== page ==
Processed vegetable oils were unheard of at the beginning of the 1900s. Nearly everyone consumed high quantities of natural saturated fats such as butter, lard, buttermilk, full-fat dairy, fatty meat, bacon, and more. But in 1911 with the production of Crisco, things began to change. With effective advertising such as “It’s all vegetable! It’s digestible!” Crisco became the preferred alternative to lard.
In the 1950s, Ancel Keys proposed that saturated fat and cholesterol increase the risk of coronary heart disease. Although his lipid hypothesis was later disproven, the vegetable oil and food processing industries buried the flaws and continued to promote his research. Cholesterol and saturated fat incurred the blame for rising disease rates, and vegetable oils quickly took their place.
In 1980, the Food and Drug Administration recommended Americans avoid fat and cholesterol at all costs. Food industries found new ways to cut fat in packaged foods and dairy products and replaced them with processed oils, sugar, and addictive chemicals. Slowly, Americans forgot their traditional dietary instincts and embraced the lies of the low-fat diet.
Vegetable oils are far cheaper to produce than animal fat because animals need food, shelter, and medical attention until the fat can be harvested. Dairy is more easily contaminated and must be transported, processed, and packaged with greater care. Retrieving fat from animals is also more expensive because animals must be raised and then processed.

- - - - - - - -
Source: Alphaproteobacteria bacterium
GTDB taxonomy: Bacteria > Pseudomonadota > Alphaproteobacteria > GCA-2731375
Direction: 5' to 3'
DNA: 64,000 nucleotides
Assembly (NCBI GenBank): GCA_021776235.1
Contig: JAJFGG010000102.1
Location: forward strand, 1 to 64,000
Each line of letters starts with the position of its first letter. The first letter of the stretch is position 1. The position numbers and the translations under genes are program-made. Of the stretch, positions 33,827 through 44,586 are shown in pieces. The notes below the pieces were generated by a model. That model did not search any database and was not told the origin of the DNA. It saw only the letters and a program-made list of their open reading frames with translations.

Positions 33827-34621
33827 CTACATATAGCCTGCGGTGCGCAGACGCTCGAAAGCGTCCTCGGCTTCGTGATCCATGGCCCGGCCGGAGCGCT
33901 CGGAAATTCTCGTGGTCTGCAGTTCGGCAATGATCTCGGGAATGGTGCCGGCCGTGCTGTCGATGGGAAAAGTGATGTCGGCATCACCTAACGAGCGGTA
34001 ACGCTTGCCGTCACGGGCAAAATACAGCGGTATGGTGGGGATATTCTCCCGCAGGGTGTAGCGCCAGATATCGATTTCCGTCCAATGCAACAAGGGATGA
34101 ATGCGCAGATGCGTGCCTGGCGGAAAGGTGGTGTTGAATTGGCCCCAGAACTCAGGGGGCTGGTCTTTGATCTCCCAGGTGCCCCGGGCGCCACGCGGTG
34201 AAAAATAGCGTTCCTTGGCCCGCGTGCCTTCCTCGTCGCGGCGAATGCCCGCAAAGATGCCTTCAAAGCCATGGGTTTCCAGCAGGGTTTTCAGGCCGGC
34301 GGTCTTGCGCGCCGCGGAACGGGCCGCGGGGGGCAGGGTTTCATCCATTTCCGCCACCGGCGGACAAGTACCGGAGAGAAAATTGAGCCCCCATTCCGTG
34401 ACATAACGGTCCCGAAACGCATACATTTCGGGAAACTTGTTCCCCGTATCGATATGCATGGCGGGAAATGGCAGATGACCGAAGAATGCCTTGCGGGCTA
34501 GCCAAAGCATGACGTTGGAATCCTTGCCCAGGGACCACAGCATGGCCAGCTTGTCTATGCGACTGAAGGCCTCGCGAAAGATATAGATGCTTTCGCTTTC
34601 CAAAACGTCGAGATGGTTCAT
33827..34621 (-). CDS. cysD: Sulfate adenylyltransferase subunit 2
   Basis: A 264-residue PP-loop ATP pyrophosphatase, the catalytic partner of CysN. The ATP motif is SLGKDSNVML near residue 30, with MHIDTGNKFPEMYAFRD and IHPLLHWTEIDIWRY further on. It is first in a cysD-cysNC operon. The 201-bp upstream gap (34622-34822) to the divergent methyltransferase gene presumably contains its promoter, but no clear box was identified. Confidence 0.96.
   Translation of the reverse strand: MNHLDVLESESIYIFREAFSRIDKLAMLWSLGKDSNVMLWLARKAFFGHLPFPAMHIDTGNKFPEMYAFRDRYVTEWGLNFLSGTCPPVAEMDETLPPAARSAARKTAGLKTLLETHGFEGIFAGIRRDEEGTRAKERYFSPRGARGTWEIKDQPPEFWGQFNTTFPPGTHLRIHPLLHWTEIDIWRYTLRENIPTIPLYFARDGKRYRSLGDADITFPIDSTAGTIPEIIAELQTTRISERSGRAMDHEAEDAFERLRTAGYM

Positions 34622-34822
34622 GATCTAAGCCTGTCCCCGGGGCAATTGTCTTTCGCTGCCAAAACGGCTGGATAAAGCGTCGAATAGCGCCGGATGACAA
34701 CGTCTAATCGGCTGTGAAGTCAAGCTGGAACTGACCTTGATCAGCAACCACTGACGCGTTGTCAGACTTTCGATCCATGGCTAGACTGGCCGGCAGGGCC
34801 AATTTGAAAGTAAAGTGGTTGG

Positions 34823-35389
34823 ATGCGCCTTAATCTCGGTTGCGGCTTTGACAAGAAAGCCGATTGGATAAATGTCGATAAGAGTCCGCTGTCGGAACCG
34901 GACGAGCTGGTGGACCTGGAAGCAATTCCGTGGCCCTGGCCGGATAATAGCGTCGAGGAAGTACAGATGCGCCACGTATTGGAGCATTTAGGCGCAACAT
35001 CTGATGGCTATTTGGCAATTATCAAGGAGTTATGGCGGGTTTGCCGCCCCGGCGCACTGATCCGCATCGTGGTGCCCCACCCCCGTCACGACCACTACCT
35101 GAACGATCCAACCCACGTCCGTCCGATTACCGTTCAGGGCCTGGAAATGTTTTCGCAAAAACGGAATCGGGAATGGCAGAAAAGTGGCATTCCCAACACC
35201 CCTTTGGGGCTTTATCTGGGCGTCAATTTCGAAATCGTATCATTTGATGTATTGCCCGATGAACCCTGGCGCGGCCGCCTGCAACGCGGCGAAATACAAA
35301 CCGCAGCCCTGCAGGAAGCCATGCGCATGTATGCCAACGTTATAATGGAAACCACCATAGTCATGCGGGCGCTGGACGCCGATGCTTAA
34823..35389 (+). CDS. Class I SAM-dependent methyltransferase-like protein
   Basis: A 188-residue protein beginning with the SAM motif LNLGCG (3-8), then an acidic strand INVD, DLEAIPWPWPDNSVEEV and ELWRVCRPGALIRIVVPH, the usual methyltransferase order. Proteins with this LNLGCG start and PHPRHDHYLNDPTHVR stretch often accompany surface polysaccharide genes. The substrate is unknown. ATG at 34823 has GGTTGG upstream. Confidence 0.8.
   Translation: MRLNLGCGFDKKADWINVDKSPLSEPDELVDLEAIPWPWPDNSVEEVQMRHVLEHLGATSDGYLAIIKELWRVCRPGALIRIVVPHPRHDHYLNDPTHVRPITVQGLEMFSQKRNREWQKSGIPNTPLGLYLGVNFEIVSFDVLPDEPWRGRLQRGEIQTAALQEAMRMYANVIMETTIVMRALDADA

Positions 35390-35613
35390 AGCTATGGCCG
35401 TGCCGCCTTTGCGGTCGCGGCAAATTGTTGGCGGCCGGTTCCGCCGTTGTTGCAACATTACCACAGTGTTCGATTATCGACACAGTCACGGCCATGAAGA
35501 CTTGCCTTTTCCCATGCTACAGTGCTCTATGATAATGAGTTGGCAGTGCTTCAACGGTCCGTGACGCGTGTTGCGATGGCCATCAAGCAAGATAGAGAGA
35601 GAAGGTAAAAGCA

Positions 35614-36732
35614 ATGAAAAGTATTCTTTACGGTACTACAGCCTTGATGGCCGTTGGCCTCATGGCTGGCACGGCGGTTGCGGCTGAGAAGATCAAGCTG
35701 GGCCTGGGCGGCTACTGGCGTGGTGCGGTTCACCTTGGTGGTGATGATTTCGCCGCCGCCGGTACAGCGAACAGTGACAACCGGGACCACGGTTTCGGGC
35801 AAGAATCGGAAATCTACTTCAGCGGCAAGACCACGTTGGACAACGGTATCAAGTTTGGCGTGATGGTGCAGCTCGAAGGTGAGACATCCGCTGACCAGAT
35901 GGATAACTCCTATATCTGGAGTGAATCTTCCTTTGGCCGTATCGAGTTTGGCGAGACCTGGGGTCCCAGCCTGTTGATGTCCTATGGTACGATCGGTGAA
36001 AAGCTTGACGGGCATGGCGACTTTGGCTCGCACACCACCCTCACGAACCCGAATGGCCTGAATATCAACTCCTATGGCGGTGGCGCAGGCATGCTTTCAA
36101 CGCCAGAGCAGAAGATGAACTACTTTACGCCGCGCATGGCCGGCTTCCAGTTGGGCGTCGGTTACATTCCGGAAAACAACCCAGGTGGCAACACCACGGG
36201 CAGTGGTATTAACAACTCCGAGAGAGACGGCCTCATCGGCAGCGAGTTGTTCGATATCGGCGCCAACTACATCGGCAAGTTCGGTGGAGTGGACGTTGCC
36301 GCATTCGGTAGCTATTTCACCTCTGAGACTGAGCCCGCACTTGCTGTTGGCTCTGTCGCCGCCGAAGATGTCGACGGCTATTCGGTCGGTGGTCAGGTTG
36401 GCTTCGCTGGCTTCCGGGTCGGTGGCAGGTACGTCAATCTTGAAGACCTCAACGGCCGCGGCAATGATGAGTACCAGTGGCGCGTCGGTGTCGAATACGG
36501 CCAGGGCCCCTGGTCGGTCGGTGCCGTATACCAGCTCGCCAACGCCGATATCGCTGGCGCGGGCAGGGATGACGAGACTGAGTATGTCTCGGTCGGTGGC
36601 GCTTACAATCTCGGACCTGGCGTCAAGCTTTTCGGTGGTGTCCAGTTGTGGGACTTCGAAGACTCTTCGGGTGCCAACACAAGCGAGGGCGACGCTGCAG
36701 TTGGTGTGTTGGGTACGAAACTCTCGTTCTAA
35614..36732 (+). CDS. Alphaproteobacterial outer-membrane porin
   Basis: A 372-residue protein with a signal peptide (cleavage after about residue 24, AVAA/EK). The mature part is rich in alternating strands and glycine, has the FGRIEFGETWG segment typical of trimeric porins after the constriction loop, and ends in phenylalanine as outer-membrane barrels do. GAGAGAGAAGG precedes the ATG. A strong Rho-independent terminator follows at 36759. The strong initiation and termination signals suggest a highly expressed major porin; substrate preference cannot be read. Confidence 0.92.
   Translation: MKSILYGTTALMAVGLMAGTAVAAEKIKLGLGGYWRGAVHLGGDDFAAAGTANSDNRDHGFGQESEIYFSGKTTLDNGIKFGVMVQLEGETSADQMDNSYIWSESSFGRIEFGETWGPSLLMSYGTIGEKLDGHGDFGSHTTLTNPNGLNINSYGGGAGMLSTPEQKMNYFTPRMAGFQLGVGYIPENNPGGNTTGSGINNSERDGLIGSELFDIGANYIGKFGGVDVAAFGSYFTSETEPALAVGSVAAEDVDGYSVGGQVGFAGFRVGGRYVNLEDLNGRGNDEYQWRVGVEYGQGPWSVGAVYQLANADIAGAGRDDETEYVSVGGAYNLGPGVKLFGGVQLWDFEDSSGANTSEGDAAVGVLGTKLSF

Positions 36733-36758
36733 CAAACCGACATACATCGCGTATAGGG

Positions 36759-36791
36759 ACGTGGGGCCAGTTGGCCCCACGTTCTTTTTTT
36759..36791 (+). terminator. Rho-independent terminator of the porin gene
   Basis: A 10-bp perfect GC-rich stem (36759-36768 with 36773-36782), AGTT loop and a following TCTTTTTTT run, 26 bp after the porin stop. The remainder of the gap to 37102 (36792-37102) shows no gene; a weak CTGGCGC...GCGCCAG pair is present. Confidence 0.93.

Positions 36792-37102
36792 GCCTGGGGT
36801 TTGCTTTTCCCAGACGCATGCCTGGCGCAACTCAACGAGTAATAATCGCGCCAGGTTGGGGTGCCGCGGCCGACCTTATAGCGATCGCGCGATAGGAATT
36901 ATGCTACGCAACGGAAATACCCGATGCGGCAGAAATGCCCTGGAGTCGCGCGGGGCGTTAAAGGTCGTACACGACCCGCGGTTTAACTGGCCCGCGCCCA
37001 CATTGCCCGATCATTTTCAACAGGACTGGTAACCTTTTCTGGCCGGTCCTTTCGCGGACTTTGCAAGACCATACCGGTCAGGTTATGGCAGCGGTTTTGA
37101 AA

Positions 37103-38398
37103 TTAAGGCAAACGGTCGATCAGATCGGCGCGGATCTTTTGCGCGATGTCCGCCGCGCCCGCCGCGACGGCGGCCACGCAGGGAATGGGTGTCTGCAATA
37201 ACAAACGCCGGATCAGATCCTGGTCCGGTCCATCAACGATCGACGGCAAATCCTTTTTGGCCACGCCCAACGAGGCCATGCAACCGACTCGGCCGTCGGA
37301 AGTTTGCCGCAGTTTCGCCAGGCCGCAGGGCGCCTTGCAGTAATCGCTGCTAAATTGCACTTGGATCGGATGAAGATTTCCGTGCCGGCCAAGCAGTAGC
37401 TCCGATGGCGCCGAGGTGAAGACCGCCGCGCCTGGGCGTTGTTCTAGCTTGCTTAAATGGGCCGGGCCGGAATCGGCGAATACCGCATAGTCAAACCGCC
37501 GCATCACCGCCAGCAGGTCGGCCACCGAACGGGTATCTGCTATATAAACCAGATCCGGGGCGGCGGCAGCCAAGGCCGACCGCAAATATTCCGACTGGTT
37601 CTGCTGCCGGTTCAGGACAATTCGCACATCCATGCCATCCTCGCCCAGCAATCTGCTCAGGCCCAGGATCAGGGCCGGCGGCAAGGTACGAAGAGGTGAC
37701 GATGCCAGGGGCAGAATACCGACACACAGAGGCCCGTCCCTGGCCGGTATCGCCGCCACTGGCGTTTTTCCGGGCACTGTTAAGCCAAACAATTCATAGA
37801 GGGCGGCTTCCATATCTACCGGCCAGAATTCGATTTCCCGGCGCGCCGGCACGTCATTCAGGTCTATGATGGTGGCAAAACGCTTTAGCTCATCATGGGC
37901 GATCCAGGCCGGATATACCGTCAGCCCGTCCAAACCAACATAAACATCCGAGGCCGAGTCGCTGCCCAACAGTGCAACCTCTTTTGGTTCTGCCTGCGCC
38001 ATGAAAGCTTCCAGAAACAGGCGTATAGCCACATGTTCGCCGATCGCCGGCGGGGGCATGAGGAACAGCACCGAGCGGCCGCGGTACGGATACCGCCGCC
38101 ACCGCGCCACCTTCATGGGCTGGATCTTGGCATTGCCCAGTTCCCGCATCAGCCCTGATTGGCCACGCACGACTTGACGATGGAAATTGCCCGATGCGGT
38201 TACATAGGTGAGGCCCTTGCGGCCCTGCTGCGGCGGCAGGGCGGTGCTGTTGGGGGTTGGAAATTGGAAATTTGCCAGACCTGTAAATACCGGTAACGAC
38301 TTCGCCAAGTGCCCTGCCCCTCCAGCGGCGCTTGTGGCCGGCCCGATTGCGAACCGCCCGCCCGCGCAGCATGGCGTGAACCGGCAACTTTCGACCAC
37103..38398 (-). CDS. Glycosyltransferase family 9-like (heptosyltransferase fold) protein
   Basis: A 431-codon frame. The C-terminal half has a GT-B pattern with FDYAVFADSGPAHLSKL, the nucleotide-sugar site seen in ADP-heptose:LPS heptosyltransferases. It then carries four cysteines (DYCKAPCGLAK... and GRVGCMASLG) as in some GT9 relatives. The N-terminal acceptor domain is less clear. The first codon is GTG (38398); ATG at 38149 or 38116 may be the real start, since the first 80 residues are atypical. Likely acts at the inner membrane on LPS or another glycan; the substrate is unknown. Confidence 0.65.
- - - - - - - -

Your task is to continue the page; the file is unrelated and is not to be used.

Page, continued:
By convincing Americans that animal fats are unhealthy, the Food and Drug Administration, Department of Health and Human Services, and the Department of Agriculture make an incredible profit by producing the only substitute–vegetable oils. These oils, often made from the poorest of sources, are more cost-efficient to produce and store than animal fats. This is the perfect opportunity for everyone except the consumer to profit.
Profit A Second Time
Not only is there great gain for the food industry from processed oils, but they are profitable for healthcare and pharmaceutical companies, as well.
If low-fat diets were the answer, we would have seen a dramatic turnaround in American health. We would be living longer lives with fewer diseases. Instead, Americans are sicker than ever before. Despite success at reducing saturated fat and cholesterol in our modern diet, cardiovascular disease still remains the number one killer of Americans. Type II diabetes has increased 166% from 1980 to 2012. Cancer incidence is expected to increase 75% by 2030. Nearly one-third of the population is obese.
Who reaps the benefit rampant illness? The healthcare system!
The government makes money twice from processed oils: first by its use in food products and second by treating the illnesses caused by the very oils they create.
One would hope that our government would have our best interest–and health–in mind when making agricultural decisions and dietary recommendations, but history has shown time and again that these departments are primarily concerned about their bottom line.